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Jan 11 2022

Identifying the correct vehicle details and part fitment data by VIN is valuable for many repair shops, parts suppliers, and any other business dealing with the maintenance and service of vehicles. However, VIN data and part fitment data are quite different and therefore not commonly sourced and licensed under the same roof.

Typically, a VIN database and parts fitment catalog will need to be licensed separately and associated or mapped to each other, in order to identify parts for a specific vehicle by VIN. In this article, we cover what to expect from each database as well as how your business may go about identifying vehicle parts by VIN in the most efficient manner.

What is a VIN/vehicle database?

A VIN database can provide all features and specs installed on a vehicle at the time of manufacturing. At the core of a VIN database are the details encoded in the VIN pattern (positions 1-8, 10, and 11). Some of these core details include year, make, model, sometimes trim, and engine, which are all that are needed to identify the corresponding part fitment information. Reference this infographic for great detail on what to expect from VIN pattern decoding.

Some additional data that can be obtained beyond the VIN pattern, commonly referred to as a “VIN explosion,” may include such vehicle features as specifications and standard/optional equipment.

What is a parts fitment database?

VIN data and vehicle parts data are quite different. While some VIN databases get into great detail about the vehicle, including engine and transmission details, tire size, color codes, optional equipment/accessories, etc., they do not capture anything related to vehicle parts or fitment data. A parts fitment database will describe part numbers, brands, part types, and other qualifiers to assure certain parts are compatible with a corresponding VIN. Like a VIN database, a parts fitment database requires constant updating and maintaining.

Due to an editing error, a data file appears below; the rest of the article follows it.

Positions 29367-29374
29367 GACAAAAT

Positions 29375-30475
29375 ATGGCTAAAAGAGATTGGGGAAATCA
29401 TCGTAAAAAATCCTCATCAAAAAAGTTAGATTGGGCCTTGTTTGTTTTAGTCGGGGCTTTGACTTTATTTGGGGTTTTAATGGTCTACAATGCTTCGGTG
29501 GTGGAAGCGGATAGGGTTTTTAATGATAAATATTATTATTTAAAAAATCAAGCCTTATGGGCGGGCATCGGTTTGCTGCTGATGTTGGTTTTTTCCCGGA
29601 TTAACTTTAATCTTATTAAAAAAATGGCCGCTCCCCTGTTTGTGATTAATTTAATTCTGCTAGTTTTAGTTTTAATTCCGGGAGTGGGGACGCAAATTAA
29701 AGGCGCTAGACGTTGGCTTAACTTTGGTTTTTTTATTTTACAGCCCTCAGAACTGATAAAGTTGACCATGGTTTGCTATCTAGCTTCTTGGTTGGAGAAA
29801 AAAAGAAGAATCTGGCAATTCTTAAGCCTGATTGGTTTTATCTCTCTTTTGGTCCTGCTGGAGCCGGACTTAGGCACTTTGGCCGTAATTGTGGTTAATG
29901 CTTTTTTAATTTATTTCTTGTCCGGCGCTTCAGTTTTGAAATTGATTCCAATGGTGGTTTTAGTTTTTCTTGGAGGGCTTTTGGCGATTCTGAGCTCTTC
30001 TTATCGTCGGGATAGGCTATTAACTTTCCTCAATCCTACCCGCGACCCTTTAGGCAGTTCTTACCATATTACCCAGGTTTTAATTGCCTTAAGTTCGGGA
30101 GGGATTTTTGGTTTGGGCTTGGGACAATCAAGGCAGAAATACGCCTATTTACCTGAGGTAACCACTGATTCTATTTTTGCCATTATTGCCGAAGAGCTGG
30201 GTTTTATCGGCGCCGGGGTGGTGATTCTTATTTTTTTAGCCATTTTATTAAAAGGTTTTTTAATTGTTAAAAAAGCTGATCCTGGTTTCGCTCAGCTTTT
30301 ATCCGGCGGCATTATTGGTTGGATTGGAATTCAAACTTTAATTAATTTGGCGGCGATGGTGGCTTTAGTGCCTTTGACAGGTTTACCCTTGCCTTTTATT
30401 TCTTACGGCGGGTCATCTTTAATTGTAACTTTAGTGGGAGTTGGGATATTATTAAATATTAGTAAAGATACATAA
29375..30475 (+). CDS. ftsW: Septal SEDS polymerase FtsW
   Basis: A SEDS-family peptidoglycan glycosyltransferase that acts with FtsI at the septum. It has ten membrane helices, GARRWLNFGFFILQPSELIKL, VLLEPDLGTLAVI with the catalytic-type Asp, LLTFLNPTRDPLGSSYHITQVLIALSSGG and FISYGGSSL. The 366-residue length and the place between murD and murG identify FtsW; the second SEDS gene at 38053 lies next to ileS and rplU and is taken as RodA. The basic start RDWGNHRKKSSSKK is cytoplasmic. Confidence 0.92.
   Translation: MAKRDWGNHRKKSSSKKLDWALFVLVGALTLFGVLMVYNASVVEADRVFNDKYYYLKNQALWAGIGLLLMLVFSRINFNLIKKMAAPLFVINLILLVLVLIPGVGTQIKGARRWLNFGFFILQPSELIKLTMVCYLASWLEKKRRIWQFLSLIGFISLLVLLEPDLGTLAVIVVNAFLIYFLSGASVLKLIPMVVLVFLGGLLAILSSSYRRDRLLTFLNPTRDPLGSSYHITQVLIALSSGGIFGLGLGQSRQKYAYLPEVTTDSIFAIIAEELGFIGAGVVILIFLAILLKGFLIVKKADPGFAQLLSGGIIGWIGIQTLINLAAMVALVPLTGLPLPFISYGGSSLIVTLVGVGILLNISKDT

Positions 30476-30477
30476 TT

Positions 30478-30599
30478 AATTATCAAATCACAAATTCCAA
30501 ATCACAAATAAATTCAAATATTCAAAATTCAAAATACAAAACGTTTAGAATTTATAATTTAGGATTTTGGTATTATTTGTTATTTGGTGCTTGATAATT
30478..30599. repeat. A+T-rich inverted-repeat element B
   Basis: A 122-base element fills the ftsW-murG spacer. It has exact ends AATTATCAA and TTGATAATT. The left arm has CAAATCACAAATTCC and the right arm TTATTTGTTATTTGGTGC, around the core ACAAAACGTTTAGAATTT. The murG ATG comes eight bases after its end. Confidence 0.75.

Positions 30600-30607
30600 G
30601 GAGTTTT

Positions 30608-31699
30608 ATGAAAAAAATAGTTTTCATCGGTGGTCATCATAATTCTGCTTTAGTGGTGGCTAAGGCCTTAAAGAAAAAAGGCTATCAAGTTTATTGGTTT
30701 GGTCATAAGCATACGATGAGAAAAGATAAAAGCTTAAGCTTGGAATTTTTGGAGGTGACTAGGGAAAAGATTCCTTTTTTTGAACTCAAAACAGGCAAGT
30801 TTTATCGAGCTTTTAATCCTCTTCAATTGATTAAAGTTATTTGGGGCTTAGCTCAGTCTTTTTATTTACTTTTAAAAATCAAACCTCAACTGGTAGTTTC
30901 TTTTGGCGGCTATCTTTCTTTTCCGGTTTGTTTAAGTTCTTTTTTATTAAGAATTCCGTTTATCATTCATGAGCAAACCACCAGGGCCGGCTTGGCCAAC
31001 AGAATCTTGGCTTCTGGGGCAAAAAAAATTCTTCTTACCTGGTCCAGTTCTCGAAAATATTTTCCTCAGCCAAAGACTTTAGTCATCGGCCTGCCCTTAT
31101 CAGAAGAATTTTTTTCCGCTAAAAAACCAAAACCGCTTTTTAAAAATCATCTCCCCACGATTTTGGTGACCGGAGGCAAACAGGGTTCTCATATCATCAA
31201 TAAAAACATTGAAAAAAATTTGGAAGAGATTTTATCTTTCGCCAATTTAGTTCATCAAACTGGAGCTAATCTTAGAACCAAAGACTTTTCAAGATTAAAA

The Auto Care Association’s ACES (Aftermarket Catalog Enhanced Standard) and PIES (Product Information Exchange Standard) catalogs are the most standardized solution in the industry, and provide a standard frame of reference to describe the following:

  1. Vehicle Configuration database (VCdb) – A fully normalized, relational database, that is used in conjunction with ACES. The VCdb uses up to a 40-point match to ensure that the vehicles are described in enough detail
  2. Product Classification database (PCdb) – A fully normalized, relational database, that is used in conjunction with ACES, PIES, and IPO (Internet Parts Ordering). The PCdb provides the framework for a catalog creator to reference their specific parts to ACES IDs, along with also referencing the IDs for the compatible vehicle to these parts.

Finding a Seamless Solution

Though the two databases provide much different data, it is valuable for some businesses to have access to both. The starting point for accessing parts fitment data is typically by year, make, model, and sometimes trim. This is also a common alternative way to retrieve vehicle data in place of the VIN. However, leveraging the VIN to identify both vehicle data and parts data can help increase both accuracy and efficiency especially when the ACES standard is used.

So, how can part fitment data be accessed by VIN if they are two separate databases? As mentioned earlier, some VIN databases such as DataOne’s, offer a mapping (or a bridge) between the two databases. With DataOne’s mapping to Auto Care Association’s ACES, users decode VINs and are returned the appropriate ACES IDs needed to correlate parts.

Whether you are already leveraging ACES and looking for a VIN solution to go along with it seamlessly, or interested in implementing both databases, we’d be happy to discuss!

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